BHĪKHAN SHĀH or SHĀH BHĪKH, PĪR, a seventeenth century Sūfī saint, was born the son of Sayyid Muhammad Yūsaf of Siāṇā Sayyidāṅ, a village 5 km from Pehovā, now in Kurukshetra district of Haryāṇā. For a time, he lived at Ghuṛām in present-day Paṭiālā district of the Punjab and finally settled at Ṭhaskā, again in Kurukshetra district. He was the disciple of Abul Mu-ālī Shāh, a Sūfī divine residing at Ambhiṭā, near Sahāranpur in Uttar Pradesh, and soon became a pīr, saint of much repute and piety in his own right. According to tradition preserved in Bhāī Santokh Siṅgh, Srī Gur Pratāp Sūraj Granth, Pīr Bhīkhan Shāh, as he learnt through intuition of the birth of Gurū Gobind Siṅgh (1666-1708) at Paṭnā, made obeisance that day to the east instead of to the west. At this his disciples demurred, for no Muslim should make such respectful gestures except towards the Kā'bā. The Pīr explained that in a city in the east, the Beneficent Lord had revealed Himself through a new born babe, to whom it was that he had bowed and to no ordinary mortal. Bhīkhan Shāh with his disciples then travelled all the way to Paṭnā to have a glimpse of the infant Gobind Rāi, barely three months old. Desiring to know what would be his attitude to the two major religious peoples of India, he placed two small pots in front of the child, one representing in his own mind Hindus and the other Muslims. As the child covered both the pots simultaneously with his tiny hands, Bhīkhan Shāh felt happy concluding that the new seer would treat both Hindus and Muslims alike and show equal respect to both. Sikh chronicles record another meeting between (Gurū) Gobind Siṅgh and Pīr Bhīkhan Shāh which took place in 1672 when the latter went to see him at Lakhnaur, near Ambālā, where he was halting for some time on his way from Paṭnā to Kīratpur.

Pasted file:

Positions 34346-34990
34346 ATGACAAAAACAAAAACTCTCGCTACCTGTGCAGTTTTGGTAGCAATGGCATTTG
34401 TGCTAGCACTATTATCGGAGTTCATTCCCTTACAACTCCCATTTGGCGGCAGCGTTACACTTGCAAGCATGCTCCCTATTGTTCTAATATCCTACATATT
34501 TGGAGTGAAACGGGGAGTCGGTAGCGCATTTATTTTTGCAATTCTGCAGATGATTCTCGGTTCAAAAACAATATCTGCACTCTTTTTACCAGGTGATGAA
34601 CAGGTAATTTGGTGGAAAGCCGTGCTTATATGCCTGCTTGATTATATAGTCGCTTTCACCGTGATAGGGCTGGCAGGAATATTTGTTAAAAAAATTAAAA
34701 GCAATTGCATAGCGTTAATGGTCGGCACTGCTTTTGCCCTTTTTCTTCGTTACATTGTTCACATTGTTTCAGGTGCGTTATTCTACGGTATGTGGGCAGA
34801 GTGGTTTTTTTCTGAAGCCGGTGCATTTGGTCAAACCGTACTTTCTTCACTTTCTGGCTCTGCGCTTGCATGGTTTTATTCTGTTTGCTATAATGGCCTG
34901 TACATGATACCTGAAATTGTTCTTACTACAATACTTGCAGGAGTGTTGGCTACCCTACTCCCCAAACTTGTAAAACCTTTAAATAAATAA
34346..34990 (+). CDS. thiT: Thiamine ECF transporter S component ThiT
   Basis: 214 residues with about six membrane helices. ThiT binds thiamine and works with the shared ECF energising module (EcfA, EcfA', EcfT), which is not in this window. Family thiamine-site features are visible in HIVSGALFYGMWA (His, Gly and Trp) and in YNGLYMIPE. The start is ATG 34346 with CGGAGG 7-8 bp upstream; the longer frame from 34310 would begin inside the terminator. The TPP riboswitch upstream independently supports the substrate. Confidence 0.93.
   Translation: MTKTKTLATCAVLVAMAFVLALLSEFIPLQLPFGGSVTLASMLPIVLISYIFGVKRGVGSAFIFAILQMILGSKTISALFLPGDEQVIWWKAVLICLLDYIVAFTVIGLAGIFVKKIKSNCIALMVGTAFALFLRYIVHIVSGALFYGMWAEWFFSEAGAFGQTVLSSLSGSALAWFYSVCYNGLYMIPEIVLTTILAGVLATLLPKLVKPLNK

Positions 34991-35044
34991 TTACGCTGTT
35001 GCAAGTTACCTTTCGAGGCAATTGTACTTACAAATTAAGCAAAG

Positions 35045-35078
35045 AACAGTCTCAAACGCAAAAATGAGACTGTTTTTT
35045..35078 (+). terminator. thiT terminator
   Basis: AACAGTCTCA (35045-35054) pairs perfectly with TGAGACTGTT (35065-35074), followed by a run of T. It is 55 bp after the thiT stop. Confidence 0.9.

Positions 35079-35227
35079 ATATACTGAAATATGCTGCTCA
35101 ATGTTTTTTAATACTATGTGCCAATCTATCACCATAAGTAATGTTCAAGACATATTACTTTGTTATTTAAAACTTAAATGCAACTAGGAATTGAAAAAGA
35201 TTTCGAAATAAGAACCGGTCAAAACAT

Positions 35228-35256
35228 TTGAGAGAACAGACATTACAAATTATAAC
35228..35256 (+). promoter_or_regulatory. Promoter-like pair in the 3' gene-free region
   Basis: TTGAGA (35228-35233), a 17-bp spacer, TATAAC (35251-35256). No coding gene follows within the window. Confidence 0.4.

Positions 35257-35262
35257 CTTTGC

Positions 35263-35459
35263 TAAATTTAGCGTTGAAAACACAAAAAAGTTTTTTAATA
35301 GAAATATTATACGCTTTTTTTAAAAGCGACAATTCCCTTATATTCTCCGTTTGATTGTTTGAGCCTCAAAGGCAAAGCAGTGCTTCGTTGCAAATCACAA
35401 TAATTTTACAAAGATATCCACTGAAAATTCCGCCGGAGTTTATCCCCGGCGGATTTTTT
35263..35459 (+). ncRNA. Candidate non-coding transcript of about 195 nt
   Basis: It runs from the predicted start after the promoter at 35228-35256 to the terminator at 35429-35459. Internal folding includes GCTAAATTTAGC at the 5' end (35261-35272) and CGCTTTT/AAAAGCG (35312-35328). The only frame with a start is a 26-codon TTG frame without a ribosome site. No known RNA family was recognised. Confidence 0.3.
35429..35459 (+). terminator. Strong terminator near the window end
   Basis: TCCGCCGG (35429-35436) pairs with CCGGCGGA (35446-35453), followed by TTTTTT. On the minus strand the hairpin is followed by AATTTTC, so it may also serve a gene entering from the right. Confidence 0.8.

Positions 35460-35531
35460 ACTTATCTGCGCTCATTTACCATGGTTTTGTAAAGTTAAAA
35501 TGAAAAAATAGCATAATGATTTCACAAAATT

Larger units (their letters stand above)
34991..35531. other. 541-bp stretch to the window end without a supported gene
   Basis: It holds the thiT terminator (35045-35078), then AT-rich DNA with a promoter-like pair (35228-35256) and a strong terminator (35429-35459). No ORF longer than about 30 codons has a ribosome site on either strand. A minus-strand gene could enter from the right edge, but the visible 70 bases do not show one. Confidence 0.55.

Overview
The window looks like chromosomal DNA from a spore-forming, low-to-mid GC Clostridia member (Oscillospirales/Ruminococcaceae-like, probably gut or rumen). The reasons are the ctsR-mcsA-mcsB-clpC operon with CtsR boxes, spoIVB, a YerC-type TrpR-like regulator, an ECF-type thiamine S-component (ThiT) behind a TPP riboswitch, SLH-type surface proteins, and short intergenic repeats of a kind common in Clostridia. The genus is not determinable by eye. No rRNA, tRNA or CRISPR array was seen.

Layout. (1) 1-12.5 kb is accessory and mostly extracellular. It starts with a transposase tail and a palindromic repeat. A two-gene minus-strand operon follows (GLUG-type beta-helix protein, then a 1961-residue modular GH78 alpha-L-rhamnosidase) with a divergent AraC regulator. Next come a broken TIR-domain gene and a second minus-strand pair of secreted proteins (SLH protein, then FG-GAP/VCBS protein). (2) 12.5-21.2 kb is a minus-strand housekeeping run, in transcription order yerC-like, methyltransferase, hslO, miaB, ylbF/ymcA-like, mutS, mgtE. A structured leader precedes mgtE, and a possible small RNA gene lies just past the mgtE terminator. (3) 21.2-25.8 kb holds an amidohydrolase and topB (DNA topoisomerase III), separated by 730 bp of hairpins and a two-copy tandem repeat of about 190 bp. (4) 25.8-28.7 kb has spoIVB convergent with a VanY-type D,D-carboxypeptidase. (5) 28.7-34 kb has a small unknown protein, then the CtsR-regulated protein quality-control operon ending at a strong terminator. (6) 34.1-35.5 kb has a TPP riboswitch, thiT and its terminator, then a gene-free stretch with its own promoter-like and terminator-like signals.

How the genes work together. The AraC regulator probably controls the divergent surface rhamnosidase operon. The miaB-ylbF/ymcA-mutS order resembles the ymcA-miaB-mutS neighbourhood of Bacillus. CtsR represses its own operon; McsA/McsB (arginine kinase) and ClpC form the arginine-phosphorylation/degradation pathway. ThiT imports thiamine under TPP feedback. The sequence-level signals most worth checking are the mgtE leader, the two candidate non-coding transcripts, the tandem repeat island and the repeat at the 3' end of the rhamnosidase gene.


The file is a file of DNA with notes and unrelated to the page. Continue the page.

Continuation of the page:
Piārā Siṅgh Padam